I am always trying to find interesting ideas for business themed blog posts, so when I saw the banners for the Folger Shakespeare Library’s “The Wonder of Will at 400,” I immediately thought of the Merchant of Venice.
Since ours is a science and business blog, this is not going to be an analysis of the play! The Library’s collections contain a lot related to the real Venice, which has long captured the imagination. There are, of course, many books on the history, art/architecture, and government/politics, but I really wanted to focus on finding those books about commerce. I wasn’t disappointed. There was quite a bit published and befitting a place with a history of international commerce, they were written in many different languages:
- Merchant Culture in Fourteenth Century Venice: the Zibaldone da Canal / translated with an introduction and notes by John E. Dotson.
- At the Centre of the Old World: Trade and Manufacturing in Venice and on the Venetian Mainland (1400-1800).
- Storia Civile e Politica del Commercio de’ Veneziani.
- Zur Entstehung des Kapitalismus in Venedig.
- Origine ed Influenza della Classe Mercantile Nella Republica di Venezia.
- City of Fortune: How Venice Ruled the Seas.
One name that came up several times was Frederick C. Lane, a historian specializing in medieval history. He seemed to have a real interest in the city of Venice and wrote a number of books and articles including:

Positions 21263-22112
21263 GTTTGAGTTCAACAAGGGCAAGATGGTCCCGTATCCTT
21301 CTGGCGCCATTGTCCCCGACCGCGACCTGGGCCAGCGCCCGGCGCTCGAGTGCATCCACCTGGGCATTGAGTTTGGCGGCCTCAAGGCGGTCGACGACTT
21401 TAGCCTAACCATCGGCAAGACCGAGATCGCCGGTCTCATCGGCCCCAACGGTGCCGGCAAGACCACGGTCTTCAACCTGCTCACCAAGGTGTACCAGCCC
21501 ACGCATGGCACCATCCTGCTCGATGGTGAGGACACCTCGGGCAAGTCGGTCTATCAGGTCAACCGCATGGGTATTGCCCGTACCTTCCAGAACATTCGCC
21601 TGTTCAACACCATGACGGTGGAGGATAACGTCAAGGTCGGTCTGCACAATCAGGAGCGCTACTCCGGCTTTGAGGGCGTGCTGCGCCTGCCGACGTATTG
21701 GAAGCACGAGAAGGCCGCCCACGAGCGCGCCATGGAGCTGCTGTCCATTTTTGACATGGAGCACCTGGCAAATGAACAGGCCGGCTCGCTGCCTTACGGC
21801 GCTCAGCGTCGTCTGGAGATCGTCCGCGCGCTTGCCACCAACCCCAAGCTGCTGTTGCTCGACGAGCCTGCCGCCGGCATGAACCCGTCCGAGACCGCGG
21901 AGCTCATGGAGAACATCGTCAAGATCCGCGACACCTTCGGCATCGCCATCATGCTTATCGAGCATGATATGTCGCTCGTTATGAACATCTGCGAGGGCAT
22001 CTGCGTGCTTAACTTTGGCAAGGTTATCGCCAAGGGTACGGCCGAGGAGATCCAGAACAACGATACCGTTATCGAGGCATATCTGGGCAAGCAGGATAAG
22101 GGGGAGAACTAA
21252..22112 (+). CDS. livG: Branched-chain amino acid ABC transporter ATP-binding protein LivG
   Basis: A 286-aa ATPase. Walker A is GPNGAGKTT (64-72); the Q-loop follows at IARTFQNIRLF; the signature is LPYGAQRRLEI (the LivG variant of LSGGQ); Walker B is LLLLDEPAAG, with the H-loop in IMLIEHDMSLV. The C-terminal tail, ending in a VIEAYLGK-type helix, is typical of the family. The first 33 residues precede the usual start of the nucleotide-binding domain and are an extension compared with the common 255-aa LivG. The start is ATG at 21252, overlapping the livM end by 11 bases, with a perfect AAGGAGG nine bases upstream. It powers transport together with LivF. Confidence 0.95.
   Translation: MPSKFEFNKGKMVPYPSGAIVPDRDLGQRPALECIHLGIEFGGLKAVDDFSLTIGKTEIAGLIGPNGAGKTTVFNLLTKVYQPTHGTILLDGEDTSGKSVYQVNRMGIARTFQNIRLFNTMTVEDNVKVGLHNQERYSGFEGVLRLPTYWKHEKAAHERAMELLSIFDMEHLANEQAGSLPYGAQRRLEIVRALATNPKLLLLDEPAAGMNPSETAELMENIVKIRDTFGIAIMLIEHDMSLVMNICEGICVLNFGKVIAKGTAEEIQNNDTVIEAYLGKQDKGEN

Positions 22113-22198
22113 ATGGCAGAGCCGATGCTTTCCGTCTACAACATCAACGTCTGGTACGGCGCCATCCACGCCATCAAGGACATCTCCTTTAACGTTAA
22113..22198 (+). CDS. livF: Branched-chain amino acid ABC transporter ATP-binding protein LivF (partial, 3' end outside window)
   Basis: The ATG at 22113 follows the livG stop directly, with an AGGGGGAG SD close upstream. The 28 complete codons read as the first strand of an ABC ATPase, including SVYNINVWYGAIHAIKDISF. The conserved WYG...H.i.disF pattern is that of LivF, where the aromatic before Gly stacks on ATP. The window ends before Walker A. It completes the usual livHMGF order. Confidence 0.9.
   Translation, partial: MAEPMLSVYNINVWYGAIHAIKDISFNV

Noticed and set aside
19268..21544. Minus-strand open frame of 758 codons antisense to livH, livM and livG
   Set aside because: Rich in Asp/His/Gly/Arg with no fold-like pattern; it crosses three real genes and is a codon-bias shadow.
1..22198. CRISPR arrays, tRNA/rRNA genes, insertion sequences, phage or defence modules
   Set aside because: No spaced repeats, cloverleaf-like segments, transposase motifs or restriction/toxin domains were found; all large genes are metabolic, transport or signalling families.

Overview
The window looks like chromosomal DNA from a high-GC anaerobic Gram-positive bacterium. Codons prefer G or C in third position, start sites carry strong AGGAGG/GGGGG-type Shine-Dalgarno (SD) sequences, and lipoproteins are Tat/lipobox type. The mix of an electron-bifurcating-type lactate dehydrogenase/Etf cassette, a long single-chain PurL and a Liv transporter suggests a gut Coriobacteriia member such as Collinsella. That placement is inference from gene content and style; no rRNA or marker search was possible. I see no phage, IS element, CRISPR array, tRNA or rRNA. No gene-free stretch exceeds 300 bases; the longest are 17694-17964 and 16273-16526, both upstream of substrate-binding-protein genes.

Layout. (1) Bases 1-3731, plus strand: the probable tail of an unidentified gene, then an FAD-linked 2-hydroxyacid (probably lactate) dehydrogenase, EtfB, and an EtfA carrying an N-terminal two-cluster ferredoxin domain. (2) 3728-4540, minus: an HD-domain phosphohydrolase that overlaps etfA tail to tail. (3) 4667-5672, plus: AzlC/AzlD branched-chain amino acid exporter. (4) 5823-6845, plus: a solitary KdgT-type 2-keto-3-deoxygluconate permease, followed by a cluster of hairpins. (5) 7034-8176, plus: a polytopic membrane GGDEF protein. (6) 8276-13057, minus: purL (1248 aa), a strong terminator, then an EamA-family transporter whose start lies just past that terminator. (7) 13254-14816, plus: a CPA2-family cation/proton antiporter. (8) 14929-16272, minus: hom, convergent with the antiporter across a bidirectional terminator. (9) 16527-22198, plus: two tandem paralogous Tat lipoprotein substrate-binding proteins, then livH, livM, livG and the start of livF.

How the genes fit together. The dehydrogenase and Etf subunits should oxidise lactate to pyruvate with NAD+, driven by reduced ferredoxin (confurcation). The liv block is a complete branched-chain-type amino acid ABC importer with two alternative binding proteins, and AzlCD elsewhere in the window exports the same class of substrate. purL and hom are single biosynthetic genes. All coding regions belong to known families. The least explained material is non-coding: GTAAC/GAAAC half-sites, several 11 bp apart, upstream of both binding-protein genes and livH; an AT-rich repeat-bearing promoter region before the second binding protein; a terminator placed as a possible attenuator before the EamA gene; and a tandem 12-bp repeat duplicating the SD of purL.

- Andrea Barbarigo, Merchant of Venice, 1418-1449.
- Money and Banking in Medieval and Renaissance Venice: Coins and Moneys of Account.
- Studies in Venetian Social and Economic History.
- Venetian Ships and Shipbuilders of the Renaissance.
To get a fuller picture about Venice’s place in world commerce, titles like Markets and Merchants of the Late Seventeenth Century: the Marescoe-David Letters, 1668-1680 and Medieval Trade in the Mediterranean World: Illustrative Documents might be interesting, as would books on Italian banking history – especially those focused on Venice like The Venetian Money Market : Banks, Panics, and the Public Debt, 1200-1500.
If you want to learn about the real Venice, there is so much more to be discovered in the books and other resources at the Library.